Chapter 2Concepts Supporting Reuse

God has lent us the Earth for our life: it is an entail. It belongs as much to those who come after us… as to us; and we have no right, by anything we do, or neglect, to involve them in unnecessary penalties, or deprive them of benefits which it was in our power to bequeath.

(John Ruskin, 18491)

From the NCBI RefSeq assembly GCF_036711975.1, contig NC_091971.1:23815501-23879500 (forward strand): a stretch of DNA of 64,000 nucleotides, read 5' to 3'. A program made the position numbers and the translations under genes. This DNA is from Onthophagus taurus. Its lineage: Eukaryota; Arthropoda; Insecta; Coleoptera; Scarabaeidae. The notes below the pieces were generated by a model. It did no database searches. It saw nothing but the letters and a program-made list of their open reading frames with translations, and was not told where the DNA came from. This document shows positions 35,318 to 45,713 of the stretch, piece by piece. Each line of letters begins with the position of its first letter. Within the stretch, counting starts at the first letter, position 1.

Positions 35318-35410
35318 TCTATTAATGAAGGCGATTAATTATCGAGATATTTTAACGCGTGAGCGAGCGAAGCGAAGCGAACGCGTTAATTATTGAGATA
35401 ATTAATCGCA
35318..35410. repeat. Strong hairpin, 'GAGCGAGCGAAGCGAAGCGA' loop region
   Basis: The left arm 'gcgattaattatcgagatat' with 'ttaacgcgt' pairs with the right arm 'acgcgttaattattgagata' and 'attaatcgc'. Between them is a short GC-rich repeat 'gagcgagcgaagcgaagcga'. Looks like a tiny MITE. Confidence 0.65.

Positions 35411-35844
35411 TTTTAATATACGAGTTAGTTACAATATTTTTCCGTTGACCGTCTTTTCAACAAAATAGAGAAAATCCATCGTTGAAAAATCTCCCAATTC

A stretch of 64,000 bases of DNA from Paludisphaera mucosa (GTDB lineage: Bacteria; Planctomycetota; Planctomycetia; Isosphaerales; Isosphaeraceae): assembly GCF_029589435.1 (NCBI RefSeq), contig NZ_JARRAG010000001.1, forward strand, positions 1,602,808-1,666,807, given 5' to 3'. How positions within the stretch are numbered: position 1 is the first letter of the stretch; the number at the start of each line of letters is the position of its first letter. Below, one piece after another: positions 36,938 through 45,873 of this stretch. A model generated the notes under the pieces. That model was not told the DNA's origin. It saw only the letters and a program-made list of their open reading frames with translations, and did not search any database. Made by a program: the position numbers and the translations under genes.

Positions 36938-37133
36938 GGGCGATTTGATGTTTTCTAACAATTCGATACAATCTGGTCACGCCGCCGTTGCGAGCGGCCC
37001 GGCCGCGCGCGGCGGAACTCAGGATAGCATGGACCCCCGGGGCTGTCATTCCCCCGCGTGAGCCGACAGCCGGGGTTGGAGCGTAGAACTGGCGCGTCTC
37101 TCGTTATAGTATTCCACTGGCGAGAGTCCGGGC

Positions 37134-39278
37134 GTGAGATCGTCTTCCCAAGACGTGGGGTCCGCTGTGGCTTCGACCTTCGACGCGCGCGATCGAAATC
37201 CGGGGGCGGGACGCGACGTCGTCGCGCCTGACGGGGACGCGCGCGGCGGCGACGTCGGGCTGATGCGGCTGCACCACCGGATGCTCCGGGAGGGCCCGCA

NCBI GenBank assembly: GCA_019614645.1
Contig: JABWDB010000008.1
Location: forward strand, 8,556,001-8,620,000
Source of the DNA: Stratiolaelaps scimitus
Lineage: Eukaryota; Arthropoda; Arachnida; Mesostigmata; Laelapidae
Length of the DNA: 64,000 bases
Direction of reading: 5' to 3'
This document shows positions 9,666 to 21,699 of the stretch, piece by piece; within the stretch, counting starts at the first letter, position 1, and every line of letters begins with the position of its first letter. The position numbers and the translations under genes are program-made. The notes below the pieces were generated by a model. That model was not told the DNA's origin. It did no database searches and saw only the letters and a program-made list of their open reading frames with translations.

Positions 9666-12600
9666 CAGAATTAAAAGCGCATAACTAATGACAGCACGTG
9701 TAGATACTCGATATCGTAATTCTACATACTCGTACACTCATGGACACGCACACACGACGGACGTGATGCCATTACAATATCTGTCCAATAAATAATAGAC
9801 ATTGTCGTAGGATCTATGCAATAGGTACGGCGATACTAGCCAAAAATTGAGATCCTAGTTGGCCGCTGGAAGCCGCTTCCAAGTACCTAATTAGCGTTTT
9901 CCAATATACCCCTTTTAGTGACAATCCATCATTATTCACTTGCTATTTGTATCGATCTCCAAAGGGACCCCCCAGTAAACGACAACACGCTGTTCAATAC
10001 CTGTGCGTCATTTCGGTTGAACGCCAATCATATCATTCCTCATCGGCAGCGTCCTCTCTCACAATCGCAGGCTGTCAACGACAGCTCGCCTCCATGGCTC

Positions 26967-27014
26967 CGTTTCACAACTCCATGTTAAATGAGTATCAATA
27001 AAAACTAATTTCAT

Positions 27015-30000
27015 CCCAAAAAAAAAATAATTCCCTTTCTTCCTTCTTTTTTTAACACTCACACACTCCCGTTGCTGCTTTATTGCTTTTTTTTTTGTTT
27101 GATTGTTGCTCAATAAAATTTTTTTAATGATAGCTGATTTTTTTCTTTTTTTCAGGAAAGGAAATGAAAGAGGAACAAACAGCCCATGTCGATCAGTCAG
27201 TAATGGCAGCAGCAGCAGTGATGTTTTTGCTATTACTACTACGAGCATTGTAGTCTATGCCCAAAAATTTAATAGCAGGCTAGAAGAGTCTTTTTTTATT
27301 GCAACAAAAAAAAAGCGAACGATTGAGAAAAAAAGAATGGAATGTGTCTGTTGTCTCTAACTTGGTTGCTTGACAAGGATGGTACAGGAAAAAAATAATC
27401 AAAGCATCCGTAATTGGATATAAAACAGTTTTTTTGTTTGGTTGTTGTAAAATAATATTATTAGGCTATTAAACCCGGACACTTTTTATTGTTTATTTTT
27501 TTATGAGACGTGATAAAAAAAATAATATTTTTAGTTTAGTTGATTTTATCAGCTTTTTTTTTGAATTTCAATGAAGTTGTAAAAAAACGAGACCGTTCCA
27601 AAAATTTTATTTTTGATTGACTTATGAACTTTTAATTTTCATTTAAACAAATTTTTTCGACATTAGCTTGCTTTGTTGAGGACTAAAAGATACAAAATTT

Today it is recognized that environmental concerns need to transform architectural strategies and designs. This requires new ways of thinking about materials based on local and natural systems, moving toward a cyclical use of the available materials, components, energy, spaces and places. The depletion of natural resources, increasing waste flows and increasing competition for energy and water have stimulated a number of legislative initiatives to support the development of circular approaches. Three trends have a particular impact in the design, construction and operation of the built environment. Firstly, the gradual introduction in many jurisdictions of carbon accounting (either carbon tax or cap and trade) is likely to impact building design and construction materials supply, particularly as the cement and steel industries are two of the largest industrial emitters of carbon. Secondly, extended product responsibility (EPR) is a strategy being embraced by governments to make manufacturers responsible for the entire life cycle of their product and, especially, for the take-back, recycling and final disposal. This is intended to encourage manufacturers ...

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